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Obama's loss is the economy's gain

These two charts are arguably the most important of all the charts I've shown over the years, since they are predicting what could prove to be biggest political realignment of the American electorate in modern times. It's going to begin in just two months, if not sooner, and it could have an extremely positive impact on the outlook for the economy and the equity market.

Barack Obama's Approval Index, according to the daily Rasmussen survey, yesterday reached a new low of -23, while a record 47% now strongly disapprove of what he's doing. Even the Gallup polls show that a clear plurality of people disapprove. Say what you will—he's out of step with the country, he's inexperienced, he's poorly advised, he's a socialist at heart (my view all along)—he's failing on almost all fronts, and the Democrats are going to pay a huge price for this at the polls. If Obama is going to leave a legacy, it will be that he was The One that galvanized the Tea Party movement, and the Tea Party is the change on the margin that is making all the difference. Obama has left absolutely no doubt about what the Democratic Party stands for—bigger, more intrusive government—and the Tea Party's main objective is to reverse that. Already it's very likely that the Democrats will lose the House (Intrade places the odds of a Republican takeover at 70%), while some (e.g., Dick Morris) are making the bold prediction that they will lose the Senate as well.

This means that at the very least Congress will not pass any more big-government programs, particularly an onerous cap-and-trade bill that would punish the U.S. economy by unilaterally raising the cost of energy and divvying up the proceeds of a carbon tax among politically favored groups and industries. It also means that it is very unlikely that the Bush tax cuts will be allowed to expire at the end of this year. It seems clear to me that most or all of the income tax cuts are going to be extended, for at least a year or two; politicians on both sides fo the aisle realize there is huge discontent with the state of the economy, and nobody is even trying to argue that higher taxes are the solution.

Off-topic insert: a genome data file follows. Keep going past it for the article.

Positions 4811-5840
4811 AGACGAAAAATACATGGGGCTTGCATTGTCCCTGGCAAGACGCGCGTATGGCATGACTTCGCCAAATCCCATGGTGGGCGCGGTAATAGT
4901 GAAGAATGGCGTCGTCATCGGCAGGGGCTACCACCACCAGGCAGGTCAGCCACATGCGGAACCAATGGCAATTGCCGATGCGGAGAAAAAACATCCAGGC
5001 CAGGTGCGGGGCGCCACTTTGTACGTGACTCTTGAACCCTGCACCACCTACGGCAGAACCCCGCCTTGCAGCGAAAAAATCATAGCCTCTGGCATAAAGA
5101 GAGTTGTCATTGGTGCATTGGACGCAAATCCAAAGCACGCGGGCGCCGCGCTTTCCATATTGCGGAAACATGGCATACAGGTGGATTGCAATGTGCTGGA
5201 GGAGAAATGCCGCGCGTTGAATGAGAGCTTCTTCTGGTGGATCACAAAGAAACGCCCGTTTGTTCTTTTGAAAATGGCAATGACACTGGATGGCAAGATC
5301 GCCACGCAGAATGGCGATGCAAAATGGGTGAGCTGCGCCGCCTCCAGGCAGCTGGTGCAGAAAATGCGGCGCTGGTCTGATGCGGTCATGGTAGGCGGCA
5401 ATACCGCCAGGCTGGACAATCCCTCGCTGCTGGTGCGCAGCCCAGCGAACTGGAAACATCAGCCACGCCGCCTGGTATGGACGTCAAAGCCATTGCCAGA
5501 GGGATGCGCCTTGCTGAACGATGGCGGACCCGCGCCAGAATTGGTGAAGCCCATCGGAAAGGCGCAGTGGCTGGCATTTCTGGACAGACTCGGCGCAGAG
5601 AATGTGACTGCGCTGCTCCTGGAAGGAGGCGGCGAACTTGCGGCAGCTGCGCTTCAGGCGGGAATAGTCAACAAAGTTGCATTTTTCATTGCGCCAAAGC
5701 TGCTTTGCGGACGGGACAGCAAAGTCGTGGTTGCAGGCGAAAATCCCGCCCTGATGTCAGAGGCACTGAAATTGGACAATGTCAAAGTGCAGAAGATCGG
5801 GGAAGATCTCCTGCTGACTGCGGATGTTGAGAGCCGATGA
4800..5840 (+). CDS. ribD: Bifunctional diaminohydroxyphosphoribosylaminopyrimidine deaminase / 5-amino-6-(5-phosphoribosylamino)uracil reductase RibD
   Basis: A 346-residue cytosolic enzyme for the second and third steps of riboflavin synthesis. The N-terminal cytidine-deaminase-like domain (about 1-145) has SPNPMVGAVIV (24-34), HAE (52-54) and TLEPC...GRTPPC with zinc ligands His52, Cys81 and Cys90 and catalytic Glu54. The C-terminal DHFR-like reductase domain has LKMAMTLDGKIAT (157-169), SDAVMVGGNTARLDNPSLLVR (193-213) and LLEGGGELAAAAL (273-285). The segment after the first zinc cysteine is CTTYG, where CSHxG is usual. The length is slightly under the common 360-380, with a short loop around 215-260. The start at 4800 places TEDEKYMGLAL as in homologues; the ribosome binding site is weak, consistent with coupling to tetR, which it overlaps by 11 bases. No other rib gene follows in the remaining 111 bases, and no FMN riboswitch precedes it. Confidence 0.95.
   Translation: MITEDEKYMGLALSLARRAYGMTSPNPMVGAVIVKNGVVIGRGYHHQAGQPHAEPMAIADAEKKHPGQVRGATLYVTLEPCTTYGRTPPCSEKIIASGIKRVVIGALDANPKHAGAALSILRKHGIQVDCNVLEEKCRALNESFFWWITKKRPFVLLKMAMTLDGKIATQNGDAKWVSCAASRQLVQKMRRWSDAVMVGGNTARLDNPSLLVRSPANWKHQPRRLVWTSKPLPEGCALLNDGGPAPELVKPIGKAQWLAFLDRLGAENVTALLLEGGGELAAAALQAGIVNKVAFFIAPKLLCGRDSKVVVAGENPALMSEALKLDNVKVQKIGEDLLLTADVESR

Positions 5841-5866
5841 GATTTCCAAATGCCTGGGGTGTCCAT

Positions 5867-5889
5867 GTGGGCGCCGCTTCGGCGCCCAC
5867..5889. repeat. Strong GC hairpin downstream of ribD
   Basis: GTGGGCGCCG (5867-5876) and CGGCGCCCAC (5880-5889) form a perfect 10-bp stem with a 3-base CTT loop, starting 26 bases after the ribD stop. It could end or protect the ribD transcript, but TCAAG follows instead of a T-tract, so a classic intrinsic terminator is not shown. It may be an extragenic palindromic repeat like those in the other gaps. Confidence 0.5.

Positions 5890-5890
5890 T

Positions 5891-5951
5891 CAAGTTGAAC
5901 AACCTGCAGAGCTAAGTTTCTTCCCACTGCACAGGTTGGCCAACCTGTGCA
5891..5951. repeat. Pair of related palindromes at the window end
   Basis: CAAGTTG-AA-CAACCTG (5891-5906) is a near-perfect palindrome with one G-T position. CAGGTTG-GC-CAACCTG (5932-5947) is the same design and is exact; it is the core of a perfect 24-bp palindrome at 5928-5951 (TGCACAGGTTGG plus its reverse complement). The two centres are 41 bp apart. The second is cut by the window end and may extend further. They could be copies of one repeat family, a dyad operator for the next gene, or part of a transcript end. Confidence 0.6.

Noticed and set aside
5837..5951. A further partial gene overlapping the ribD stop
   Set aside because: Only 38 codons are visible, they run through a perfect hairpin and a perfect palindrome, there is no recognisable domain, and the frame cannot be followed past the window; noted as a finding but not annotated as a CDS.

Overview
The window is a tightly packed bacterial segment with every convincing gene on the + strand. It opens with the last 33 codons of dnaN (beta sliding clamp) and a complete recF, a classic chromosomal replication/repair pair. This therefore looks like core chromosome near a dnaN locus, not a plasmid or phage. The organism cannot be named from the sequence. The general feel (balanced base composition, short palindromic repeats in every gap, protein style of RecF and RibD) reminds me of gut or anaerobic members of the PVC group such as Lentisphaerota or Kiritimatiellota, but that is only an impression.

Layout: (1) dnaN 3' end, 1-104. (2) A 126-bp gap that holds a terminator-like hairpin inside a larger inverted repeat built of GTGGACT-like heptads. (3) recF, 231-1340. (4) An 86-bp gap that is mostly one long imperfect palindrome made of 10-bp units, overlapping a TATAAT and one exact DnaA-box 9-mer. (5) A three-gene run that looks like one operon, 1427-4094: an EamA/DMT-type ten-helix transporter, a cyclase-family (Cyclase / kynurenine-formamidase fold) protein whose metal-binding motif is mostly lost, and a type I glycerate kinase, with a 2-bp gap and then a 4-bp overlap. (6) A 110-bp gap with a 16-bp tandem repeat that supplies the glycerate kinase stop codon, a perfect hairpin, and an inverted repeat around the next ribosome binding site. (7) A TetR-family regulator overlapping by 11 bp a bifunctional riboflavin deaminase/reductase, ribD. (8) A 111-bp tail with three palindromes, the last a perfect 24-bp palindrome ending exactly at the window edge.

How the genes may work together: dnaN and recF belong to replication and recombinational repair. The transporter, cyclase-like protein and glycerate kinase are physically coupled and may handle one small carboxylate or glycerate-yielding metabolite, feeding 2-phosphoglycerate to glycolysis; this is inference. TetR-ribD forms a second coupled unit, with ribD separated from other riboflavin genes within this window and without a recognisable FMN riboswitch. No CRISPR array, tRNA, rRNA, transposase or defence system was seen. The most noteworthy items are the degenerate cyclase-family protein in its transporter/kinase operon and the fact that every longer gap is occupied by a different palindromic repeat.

The big issues remaining to be resolved are whether the cuts for "the rich" will be extended or not, and whether and by how much the tax on dividends and capital gains will rise. I'm hoping that good sense prevails, and all of the Bush tax cuts are extended. This would reduce the amount of uncertainty out there by a lot, and that is a lot better than the new "stimulus" package consisting of $50 billion in infrastructure projects that Obama is supposed to unveil tomorrow.

The distressing level of unemployment, the relatively tepid recovery to date, and the obvious failure of $1 trillion dollars of "stimulus" spending to make things better add up to very strong arguments against raising any taxes. The Keynesian approach to "jolting" the economy by throwing money at it has failed, as I and many others predicted. Building a new road or resurfacing an old one does very little if anything to create jobs, but it is one way of retaining union jobs.

A far better approach to stimulate the economy would be to permanently increase the incentives to work, save, and invest. That means making permanent the tax cuts on labor and capital, or at the very least no tax hikes, especially on the fraction of the labor force that is the most productive. Government can't spend money as wisely and as efficiently as the private sector, so we need to let the private sector keep more of the money it earns. That's the only way to help the economy grow. A confidence-boosting, low-tax-extending bill would not only guarantee more growth in the future, it would take effect almost immediately. And supply-side logic says that the "cost" of extending the tax cuts would be almost nonexistent: it's better to charge the same tax rate on a bigger tax base than to raise the tax rate on the same tax base. If Congress really wanted to do something intelligent, they would not only extend the Bush tax cuts across the board, but also lower our corporate tax rate, which is the highest in the developed world. But doing something so logical probably requires a new Congress.

My good friend Russell Redenbaugh puts the financial implications of all this in a nutshell: the likelihood of the Republicans gaining control of the House has put a floor under the market, while the odds of the Republicans winning the Senate define the upside. 

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